Christians all over now saw Athanasios as the lightning rod of Orthodox faith. The saying became popular: “Athanasios against the world”. When the whole world seemed against Athanasios he had stayed calm, firm, undaunted by enemies, even by imperial power. Yet it was said he was kind even to his persecutors when he dealt with them personally. He was firm but not nasty. (Some modern folks, both religious and political, need to learn how to do that.) Orthodox Christians rallied ’round him. In Alexandria the people rose up against the emperor and, lest the province be lost, he gave in and restored Athanasios.
When the old patriarch returned home for the last time on February 1, 366, there was a great celebration as he was restored to his throne. Athanasios now had seven years of peace before he died at age 78 on May 2, 373. He had been patriarch for 45 years of which 25 had been spent in exile. If he had lived only eight years longer he would have seen the Second Ecumenical Council vindicate him and the Orthodox doctrine of Christ, and heard himself honored as Saint Athanasios the Great.
In one way or another faithful Christians have always stood outside the camp.
Do not be afraid to stand against the world – so long as you are standing for Christ, with Christ, for the principles of Christ. But be careful here. Some people like to be outside the camp for other reasons, because it’s “kicky”, or because it gets them attention, or because they enjoy being thought eccentric and off the wall. Some people are very steadfast for things other than Jesus Christ, other than the Orthodox faith – national or ethnic pride, manmade ideas, economic or philosophical or religious or political opinions, both liberal and conservative. Sometimes people hold to their positions because they’re just too stubborn to face facts and change their minds and admit they’ve been wrong. Remember, Arius also stood outside the camp for his principles.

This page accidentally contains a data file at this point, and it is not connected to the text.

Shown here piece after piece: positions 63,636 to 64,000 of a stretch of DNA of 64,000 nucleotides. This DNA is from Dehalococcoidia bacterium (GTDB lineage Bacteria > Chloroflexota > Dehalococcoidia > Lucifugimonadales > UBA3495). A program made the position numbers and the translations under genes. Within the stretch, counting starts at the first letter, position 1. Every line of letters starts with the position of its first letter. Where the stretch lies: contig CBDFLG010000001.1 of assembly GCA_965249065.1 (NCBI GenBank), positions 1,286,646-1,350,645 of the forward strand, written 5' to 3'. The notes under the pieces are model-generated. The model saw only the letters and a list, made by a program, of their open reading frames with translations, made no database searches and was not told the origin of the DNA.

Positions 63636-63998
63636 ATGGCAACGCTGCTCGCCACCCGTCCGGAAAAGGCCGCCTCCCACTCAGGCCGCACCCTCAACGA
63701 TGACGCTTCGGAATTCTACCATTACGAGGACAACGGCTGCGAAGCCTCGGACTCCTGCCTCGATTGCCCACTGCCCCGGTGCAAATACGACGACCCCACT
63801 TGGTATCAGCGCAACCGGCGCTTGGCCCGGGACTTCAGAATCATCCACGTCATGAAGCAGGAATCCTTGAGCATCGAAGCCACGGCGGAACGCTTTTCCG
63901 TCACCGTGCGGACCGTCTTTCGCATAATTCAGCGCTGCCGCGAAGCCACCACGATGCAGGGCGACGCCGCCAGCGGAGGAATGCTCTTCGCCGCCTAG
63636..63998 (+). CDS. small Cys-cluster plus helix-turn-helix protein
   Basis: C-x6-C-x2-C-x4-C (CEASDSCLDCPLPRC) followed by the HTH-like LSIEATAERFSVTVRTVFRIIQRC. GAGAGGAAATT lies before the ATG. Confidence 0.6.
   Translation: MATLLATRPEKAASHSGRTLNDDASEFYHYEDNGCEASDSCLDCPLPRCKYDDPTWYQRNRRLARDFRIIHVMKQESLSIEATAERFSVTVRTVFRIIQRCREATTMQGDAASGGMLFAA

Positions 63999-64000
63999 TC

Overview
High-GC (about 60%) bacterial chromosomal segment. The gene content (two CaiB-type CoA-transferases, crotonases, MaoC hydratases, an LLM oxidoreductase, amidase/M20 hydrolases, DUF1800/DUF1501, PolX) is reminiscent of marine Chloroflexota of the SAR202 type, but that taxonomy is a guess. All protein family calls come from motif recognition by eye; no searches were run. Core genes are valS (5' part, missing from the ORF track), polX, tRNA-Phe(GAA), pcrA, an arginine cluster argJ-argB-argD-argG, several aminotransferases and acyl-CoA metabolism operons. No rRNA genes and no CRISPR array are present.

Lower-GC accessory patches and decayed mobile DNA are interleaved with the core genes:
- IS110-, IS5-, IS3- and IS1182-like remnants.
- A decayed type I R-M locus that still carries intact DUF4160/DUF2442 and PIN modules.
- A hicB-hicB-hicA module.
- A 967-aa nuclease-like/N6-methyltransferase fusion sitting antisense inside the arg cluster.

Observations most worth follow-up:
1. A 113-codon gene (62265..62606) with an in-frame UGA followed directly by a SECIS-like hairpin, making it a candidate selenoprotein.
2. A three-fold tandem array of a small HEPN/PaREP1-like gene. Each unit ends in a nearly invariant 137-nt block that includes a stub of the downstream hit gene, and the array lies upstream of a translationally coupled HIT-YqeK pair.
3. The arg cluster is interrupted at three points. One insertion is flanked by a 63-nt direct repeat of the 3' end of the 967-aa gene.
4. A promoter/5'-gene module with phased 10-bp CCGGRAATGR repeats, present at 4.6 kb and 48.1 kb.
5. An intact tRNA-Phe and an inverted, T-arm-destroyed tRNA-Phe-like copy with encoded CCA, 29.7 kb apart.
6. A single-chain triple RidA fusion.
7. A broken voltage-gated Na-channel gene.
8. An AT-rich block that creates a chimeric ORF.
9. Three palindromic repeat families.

Going outside the camp for anything other than Jesus Christ and the Orthodox faith – that’s not virtue, that’s a lack of wisdom. Because everything else finally fades away, falls apart. And if that’s what you’re standing firm for, when that falls, you’re going to fall too. Remember what Jesus said about the danger of building your house on sand instead of on solid rock. Jesus Christ is that rock. The Church of Jesus Christ is that rock.
In fact it’s no great virtue, no big deal to go outside the camp for Christ. The saints and the martyrs were never impressed with themselves because they stood strong for Christ. They just thought they were being wise, building on a firm foundation, sensibly attaining eternal security for themselves – because they were building on Jesus Christ who alone has overcome the the world, alone has triumphed over worst that can be done, Jesus Christ who is no longer subject to death, who can never be conquered in this world or the next. And if, like Saint Athanasios, we stand with Christ neither can we.
This is a Coptic icon of Saint Athanasios.
Holy Father Athanasios, pray to Christ our God that he may save our souls.
Next Week: On the Road Again. The Big Trip – Spain, Switzerland, Italy, Greece, England